Sometimes we forget that the rich and powerful is just as much people as the rest of us, with the same quirks, curiosities, and troubles as everyone else. Sure they have more money to resolve the everyday problems, but the big problems still stay with them, and their interests are sometimes surprisingly mundane, just as they are curiously exotic. Arthur Becker is one such man, a wealthy real estate mogul who made his fortune purchasing tech companies during his days as a Bear Stearns stockbroker. These days he’s making a move from being a silent partner to actively participating in building projects and separating from his wife of 20 years in between collecting toy soldiers and ancient currencies.
One supposes when you have the kind of currency as Mr. Arthur Becker, you’ll find yourself with a surfeit of time in which to pursue various arts and curiosities. Most of us may get into baking cookies, but how many of us would venture into purchasing entire macadamia nut orchards to supply companies like Mrs. Fields?
He also has an artistic flair and an interest in the fundamental arts that go into his real estate. Consider his foray to Vermont where he began restoring 18th-century homes, this taught him an appreciation for hand-made bricks such as those that are going into his 465 Washington Street project. It was his appreciation of the art that made him seek out a Denmark company to produce handmade bricks. You can visit Crunchbase for more details.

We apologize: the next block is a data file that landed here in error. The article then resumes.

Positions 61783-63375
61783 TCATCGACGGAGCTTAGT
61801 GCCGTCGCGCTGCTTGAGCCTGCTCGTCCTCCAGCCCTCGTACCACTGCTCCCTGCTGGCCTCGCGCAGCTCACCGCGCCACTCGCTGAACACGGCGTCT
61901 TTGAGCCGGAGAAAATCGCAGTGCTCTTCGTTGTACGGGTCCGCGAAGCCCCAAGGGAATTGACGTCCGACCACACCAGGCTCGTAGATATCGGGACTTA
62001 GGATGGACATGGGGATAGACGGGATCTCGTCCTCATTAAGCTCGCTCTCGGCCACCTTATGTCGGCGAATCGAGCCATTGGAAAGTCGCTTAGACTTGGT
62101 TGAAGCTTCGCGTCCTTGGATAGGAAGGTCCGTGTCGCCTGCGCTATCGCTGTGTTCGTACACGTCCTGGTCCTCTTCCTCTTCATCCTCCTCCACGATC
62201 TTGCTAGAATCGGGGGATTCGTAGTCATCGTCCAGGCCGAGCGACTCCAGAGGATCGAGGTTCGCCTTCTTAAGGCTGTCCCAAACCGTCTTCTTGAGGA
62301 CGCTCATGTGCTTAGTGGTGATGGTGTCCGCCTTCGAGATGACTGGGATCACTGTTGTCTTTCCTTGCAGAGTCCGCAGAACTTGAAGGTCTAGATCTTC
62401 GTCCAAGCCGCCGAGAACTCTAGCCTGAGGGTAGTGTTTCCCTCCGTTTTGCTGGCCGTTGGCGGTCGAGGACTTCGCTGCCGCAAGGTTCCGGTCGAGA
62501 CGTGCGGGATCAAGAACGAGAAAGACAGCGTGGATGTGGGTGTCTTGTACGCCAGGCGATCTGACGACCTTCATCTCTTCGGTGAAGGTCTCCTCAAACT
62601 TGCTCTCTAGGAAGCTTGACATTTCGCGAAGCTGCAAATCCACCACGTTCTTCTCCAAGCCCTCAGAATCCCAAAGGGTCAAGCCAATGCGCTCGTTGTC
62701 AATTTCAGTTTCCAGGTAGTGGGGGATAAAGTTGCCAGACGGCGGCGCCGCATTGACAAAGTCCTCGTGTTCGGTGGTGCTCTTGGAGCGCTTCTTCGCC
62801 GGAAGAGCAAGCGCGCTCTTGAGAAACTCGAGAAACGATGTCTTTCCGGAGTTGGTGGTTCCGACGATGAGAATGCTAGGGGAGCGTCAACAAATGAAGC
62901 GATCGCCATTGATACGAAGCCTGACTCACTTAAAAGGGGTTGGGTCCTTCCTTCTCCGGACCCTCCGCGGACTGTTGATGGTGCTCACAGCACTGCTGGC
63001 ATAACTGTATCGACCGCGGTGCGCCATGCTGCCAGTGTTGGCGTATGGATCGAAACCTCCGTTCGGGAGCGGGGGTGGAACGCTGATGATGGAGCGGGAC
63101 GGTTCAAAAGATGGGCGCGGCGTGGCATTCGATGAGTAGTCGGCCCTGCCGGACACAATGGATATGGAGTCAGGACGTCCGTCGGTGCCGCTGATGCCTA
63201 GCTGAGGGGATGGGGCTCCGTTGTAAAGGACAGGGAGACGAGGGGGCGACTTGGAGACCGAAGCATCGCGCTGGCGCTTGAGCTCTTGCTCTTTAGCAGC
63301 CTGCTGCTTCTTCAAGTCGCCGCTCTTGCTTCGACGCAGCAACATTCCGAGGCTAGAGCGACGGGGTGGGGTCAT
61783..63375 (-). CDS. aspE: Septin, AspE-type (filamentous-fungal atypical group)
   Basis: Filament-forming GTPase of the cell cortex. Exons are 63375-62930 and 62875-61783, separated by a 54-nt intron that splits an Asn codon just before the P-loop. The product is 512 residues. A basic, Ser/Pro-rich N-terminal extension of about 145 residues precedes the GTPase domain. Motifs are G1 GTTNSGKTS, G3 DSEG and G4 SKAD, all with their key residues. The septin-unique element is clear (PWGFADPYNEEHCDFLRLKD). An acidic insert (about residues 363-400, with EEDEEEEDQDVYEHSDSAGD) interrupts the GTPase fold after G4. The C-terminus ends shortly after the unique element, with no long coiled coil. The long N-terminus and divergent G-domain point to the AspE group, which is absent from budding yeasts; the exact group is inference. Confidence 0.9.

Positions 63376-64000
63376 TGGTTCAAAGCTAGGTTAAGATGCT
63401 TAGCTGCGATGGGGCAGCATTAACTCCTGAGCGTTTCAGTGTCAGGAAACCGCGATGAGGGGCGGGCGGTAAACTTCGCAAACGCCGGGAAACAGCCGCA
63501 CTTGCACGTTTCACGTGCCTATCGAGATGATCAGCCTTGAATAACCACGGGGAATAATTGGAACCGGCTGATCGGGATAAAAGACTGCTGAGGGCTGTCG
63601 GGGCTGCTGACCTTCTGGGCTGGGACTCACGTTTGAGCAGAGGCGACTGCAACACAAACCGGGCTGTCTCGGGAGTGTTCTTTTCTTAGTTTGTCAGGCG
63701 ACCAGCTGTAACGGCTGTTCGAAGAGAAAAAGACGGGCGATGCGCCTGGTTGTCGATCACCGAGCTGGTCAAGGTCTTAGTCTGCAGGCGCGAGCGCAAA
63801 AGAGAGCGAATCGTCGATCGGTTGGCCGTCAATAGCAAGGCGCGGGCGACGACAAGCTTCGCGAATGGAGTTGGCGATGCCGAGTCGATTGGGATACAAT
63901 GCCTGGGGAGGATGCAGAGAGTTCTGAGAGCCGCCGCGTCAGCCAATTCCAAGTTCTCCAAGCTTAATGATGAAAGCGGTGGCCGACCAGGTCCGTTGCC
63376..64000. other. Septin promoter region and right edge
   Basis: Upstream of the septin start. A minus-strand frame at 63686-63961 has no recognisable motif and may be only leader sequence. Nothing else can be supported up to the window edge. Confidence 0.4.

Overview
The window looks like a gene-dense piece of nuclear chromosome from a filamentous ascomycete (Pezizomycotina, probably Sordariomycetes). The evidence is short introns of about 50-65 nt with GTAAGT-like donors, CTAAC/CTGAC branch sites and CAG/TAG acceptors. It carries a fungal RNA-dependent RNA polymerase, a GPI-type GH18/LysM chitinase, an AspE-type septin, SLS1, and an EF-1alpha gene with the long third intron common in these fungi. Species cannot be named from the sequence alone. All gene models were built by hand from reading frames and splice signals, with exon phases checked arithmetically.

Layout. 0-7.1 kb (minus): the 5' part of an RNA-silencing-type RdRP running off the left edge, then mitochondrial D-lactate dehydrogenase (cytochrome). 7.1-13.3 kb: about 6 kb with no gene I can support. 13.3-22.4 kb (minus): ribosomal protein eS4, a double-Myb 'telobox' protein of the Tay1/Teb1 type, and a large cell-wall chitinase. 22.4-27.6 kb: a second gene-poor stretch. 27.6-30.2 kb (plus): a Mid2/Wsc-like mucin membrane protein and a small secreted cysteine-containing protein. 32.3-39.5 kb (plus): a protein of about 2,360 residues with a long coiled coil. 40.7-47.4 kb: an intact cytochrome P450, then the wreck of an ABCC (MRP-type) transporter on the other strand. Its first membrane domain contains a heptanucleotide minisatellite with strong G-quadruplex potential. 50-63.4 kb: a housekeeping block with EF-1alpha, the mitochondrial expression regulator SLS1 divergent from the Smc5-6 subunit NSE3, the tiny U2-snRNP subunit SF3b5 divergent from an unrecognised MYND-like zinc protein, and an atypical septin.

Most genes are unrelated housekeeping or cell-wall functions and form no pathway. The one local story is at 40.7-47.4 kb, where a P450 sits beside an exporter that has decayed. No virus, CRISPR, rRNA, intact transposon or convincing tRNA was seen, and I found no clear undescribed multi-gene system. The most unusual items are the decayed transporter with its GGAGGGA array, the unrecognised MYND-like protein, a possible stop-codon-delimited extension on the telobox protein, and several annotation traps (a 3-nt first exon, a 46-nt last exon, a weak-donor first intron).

Arthur graduated from Bennington College in 1969 with a degree in the Fine Arts and then added a business degree to his acumen during his time at Amos Tuck in Dartmouth. He put this degree to good use when he became CEO of two technology companies. His work goes beyond simple financial concerns, though he does still focus on money as a point of interest. Currently, he’s exploring the meaning of money and its central place in our lives and relationships. If you’d like to see some of his work, it’s been exhibited in a number of installations and can be viewed at his office or at the newly built Sullivan townhouses where an exhibit will be curated by James Saloman. More details can be found on Bloomberg.